Home Repossession, Mortgage Arrears & Eviction Frequently Asked Questions (FAQs)
Read some of the most common questions and anwsers about home repossession, mortgage arrears, repossession orders and evictions.
- What exactly is repossession?
- How can I keep repossession at bay?
- How to stop repossession?
- What does a repossession involve?
- How quickly can a repossession be stopped?
- How is repossession going to impact upon family life?
- What you ought to do if you are in arrears with your mortgage payments
- What does having been given a court date mean to you?
- Where can I live after having my home repossessed?
- What happens after the granting of a possession order?
- What occurs in court?
- What happens should the matter be adjourned?
- What does a postponed possession order mean?
- What does suspended possession order mean?
- What is a time order?
- When can a repossession not be stopped?
- Is repossession going to affect my credit rating?
Repossession is a legal process whereby the mortgage lender gets a court order to take possession of a property as a result of non payment of the mortgage.
The answer to keeping repossession of your home at bay is to effectively manage your money. There are three key ways of doing so:
- Attempt to keep approximately three months' salary in a savings account.
- Ensure you have sufficient insurance for critical illness and loan protection.
- Keep an eye on your monthly outgoings and work out whether there is anything you can cut down on?
Should you end up struggling to pay the mortgage inform your mortgage lender immediately.
You can stop repossession at any time. Initially attempt to settle the matter with your mortgage lender.
Should you not have received written confirmation from your mortgage lender that it is taking no further action before the court date you need to attend the court with evidence of all communication to date.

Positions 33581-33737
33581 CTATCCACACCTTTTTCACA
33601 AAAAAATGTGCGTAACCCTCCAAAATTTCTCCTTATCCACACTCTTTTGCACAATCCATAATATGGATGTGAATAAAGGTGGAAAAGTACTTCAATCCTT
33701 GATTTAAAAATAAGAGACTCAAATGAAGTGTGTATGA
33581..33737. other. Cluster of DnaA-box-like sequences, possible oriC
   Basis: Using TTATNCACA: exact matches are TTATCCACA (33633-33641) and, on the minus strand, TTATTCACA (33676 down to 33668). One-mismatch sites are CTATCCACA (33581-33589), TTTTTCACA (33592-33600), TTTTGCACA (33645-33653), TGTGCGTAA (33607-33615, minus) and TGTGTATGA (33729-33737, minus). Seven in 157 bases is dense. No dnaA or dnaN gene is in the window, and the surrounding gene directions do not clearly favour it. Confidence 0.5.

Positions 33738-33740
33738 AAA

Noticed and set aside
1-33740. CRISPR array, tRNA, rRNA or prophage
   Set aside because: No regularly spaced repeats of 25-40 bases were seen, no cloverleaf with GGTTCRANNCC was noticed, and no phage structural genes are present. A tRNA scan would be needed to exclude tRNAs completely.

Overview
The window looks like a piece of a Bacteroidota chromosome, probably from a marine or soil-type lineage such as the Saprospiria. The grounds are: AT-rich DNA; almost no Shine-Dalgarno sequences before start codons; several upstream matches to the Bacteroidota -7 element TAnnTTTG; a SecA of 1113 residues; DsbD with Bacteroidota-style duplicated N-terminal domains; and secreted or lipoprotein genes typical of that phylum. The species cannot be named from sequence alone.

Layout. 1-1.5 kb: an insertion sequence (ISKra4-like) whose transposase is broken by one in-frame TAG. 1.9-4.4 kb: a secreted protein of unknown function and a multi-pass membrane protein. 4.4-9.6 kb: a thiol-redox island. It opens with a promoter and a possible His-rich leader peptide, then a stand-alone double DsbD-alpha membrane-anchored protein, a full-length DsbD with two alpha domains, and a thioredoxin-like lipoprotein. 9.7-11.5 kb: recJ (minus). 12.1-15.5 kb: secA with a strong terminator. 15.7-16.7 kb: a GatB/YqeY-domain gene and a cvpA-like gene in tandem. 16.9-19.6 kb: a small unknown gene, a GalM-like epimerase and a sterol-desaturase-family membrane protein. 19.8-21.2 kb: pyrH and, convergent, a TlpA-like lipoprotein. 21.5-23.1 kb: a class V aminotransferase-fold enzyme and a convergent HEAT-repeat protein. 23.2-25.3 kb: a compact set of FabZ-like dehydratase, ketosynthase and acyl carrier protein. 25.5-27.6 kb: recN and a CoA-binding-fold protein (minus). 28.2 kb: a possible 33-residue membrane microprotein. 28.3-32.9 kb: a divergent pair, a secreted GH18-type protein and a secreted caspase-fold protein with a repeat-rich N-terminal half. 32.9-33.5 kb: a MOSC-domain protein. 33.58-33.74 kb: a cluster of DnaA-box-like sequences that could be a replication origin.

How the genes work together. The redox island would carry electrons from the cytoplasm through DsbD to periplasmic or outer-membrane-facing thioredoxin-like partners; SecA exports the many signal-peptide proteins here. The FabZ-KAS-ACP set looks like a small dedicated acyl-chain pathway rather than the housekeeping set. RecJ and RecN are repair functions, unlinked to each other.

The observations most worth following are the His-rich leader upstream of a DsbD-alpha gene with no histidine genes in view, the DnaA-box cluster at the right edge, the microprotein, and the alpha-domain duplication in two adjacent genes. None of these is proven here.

Repossession can be stopped in one of three ways:
- your circumstances change and you can afford your monthly mortgage payments
- a buyer purchases your home
- you can pay off the entire amount you owe on your mortgage by selling other assets or getting a new mortgage.
When you have evidence of the above, such as, an offer from a buyer or an employer's letter, you can commence with the proceedings.
First your mortgage lender informs you that you are in mortgage arrears. If you fail to resolve the situation the mortgage lender will commence court proceedings after approximately 6 months of being in arrears. You will get a date for a court hearing which you have to attend. Should the matter still not be resolved, the repossession order can be granted and you will be ordered to leave your home.
Repossession can be easily stopped at any time.
It is advisable to settle the matter with your lender initially. If you have not had written confirmation that the lender is taking no further action prior to the court date you should attend the court with evidence of all communication to date.
As soon as you have any evidence of being able to stop the repossession e.g. an employer's letter, an offer from a buyer etc., you can start to halt the proceedings.
Repossession can impact upon family life in different ways.
Families feel a deep sense of loss at having their home taken from them. Parents and children usually feel ashamed at the transition from 'owner' to 'renter'. There is of course the added burden of looking for somewhere else to live and the stress of moving to another property.
Repossession also impacts on the mental and physical well being of individuals, their future aspirations and ambition. Repossession can also place a great strain on family relationships.
Once you know that you are having problems with your mortgage lender, get in touch with your lender. Explain the situation and any ways in which you can resolve it. Mortgage lenders are often much more sympathetic about the situation if you discuss your situation with them as opposed to you ignoring them.
Attempt to resolve your financial problems. Consider whether or not remortgaging your property, consolidating your debt or raising some money to pay off your arrears is the option for you. Repossession ought to always be the last resort.
Should you have been given a court hearing date this signifies that you are behind with your mortgage payments enough for you mortgage lender to have commenced with the legal process towards repossession.